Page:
Reason to reflect
EDITOR: Thank you for the glorious and awe-inspiring story of Kristy and Madelyn Mackey ("One family, thankful for two lives," Thursday). Their picture and their tale on the front page of your Thanksgiving Day issue radiated a brilliant light into the rest of my day.
I'm glad that such a courageous and happy family lives in Santa Rosa and I wish them all the best in the years to come. Reporter Brett Wilkison certainly gave all of your readers a gift with this story and reasons to pause and reflect.
JOHN F. BRIBIESCAS
Monument to excesses
EDITOR: In the past month or so, I have read no fewer than three PD articles or letters on the subject of disallowing proposed commercial development in Santa Rosa. One was on the relocation of an existing used car dealership, another the expansion of an existing rock quarry, and the third was the proposed development of a gas station/mini-mart. All voiced the same concern about bicycle safety, or lack thereof, resulting from these businesses.
With that said, I have two questions. First, when we're all done catering to the bicycle community, and the economy crashes due to a hostile business climate that favors the utopian ideology of yet another special interest, will there be any local jobs close enough for bicyclists to pedal to, and will Santa Rosa's $20-plus million bicycle "bridge to nowhere" over Highway 101 become just that; a monument to the excesses of a political fringe group that has become too powerful and too loose with the taxpayer's dime?
J. SCOTT FINN
Troubled by debate
EDITOR: As a religious Jew, I am embarrassed by the personal attacks some leaders of the Jewish community have launched against Therese Mughannam-Walrath ("Kristallnacht lessons," letter, Nov. 18).
She is a survivor of the 1948 Nakba — or catastrophe — that left 750,000 Palestinian homeless or dead. They were living in cities and villages that the NATO powers "gave" to the Jews when it partitioned the land into Israel and Palestine.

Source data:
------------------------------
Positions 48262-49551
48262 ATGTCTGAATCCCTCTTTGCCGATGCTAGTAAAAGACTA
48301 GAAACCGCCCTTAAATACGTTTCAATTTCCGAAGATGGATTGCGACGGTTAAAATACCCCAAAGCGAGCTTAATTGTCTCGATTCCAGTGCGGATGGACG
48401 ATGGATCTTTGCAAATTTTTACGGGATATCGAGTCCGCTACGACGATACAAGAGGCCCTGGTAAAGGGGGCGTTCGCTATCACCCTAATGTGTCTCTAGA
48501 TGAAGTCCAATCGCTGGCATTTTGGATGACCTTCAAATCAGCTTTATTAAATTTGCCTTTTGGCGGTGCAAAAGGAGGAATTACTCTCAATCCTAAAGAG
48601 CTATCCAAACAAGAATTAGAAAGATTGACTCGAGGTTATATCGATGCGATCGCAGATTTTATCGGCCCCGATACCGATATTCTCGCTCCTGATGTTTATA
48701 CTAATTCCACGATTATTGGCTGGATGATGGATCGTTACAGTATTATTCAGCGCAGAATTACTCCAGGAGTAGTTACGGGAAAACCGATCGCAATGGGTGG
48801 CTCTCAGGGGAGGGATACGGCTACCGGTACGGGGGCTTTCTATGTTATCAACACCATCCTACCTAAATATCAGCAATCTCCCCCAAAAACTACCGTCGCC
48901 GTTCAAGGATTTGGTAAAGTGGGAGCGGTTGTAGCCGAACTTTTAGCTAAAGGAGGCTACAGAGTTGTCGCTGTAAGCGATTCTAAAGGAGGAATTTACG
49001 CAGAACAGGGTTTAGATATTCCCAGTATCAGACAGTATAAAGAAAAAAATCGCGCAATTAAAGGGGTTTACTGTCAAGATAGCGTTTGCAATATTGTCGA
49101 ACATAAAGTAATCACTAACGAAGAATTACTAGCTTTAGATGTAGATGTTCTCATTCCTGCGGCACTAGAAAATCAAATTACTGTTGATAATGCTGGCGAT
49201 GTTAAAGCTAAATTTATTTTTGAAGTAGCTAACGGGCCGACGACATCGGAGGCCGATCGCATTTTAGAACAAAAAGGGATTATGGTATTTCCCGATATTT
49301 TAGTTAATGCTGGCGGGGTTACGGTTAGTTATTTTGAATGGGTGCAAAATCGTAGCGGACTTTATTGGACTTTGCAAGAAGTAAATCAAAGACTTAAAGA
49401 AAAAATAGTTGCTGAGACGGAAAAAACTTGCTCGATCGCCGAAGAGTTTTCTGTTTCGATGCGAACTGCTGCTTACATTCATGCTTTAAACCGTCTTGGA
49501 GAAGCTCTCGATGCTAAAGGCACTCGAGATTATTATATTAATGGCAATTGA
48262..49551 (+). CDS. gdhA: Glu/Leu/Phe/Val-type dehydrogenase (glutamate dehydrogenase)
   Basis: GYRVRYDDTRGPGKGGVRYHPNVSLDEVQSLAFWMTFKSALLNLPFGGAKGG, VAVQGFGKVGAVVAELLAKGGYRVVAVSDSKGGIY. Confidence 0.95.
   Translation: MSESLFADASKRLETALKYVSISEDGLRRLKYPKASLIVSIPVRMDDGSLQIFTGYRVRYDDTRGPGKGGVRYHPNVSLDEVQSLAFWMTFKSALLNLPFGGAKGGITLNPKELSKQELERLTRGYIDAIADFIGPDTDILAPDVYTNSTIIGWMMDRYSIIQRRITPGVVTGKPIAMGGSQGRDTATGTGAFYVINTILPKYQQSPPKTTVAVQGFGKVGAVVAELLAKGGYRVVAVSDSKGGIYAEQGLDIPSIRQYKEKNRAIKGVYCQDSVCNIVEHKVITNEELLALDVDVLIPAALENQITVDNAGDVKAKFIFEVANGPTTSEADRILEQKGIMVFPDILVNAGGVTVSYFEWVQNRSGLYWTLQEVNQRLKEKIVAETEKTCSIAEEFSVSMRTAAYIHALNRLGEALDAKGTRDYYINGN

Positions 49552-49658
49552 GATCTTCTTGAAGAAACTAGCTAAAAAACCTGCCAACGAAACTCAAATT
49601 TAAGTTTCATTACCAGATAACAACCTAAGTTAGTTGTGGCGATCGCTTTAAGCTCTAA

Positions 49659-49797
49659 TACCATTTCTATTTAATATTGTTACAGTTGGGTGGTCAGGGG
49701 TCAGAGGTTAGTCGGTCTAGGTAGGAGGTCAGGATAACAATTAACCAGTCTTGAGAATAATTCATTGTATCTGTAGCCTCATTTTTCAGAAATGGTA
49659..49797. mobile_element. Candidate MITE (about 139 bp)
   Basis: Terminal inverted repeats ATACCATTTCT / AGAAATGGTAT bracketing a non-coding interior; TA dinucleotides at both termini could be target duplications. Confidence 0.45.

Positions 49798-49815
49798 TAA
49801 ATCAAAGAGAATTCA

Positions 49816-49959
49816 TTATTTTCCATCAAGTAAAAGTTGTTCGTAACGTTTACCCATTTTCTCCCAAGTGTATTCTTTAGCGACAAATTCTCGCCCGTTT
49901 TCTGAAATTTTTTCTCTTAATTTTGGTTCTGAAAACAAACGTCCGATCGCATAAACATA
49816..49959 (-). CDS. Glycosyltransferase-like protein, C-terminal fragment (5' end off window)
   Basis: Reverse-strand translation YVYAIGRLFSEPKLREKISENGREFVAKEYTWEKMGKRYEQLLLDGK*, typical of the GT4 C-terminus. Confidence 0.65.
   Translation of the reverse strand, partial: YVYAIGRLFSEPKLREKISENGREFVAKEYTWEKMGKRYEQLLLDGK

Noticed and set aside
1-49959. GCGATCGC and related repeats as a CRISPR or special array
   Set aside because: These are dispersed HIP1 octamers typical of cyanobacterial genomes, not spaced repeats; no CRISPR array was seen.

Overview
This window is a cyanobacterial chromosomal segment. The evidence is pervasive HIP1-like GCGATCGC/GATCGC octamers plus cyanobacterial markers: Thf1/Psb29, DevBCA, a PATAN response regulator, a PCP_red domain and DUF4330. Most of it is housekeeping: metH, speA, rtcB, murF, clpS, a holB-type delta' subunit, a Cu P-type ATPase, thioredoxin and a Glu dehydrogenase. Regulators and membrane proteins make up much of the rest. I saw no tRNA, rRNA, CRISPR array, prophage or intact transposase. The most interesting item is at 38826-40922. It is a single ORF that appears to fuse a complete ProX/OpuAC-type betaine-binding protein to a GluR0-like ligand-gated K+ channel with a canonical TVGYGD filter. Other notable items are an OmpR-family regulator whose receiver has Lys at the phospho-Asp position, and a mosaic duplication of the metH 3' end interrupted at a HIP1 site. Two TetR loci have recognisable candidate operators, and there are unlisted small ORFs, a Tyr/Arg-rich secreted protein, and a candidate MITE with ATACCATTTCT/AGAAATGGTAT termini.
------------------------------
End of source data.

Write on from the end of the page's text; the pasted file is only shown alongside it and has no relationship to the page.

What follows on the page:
Now Israel controls most of Palestine, building illegal "settlements" in Palestine's West Bank and constructing walls around Palestinian cities and villages. This fits Rabbi George Gittleman's own definition of "genuine apartheid that seeks to confine a population" (Tortured connection," letter, Nov. 26.)
And the "state sponsored destruction" that Jerry Danzig mentions in his description of Kristallnacht is similar to the Israeli-sponsored destruction of Palestinian homes and farms I witnessed a few years ago.
Palestine/Israel is a beautiful country, sacred to three world religions. There is no reason for this conflict to continue, except that it benefits the corporations that sell weaponry to the Israeli army, the fourth largest military in the world. It certainly does not make life better for the human beings who live on all sides of the walls.
Why that vineyard?
EDITOR: I am in full enthusiastic agreement over the Watertrough Children's Alliance trying to ensure environmental compliance from a vineyard in progress. However, what about all the other vineyards that now proliferate the once lovely Apple Blossom Tour route?
What about me walking my dog getting sprayed up and down Burnside and Watertrough roads? Why only that vineyard? What about the rainy season mud that will cover the road for several years because there are no deep tree roots holding down the soil? Follow the money. Or ask why no demand to review all the vineyards' environmental impacts (including draining the water table on which all households exist in the area )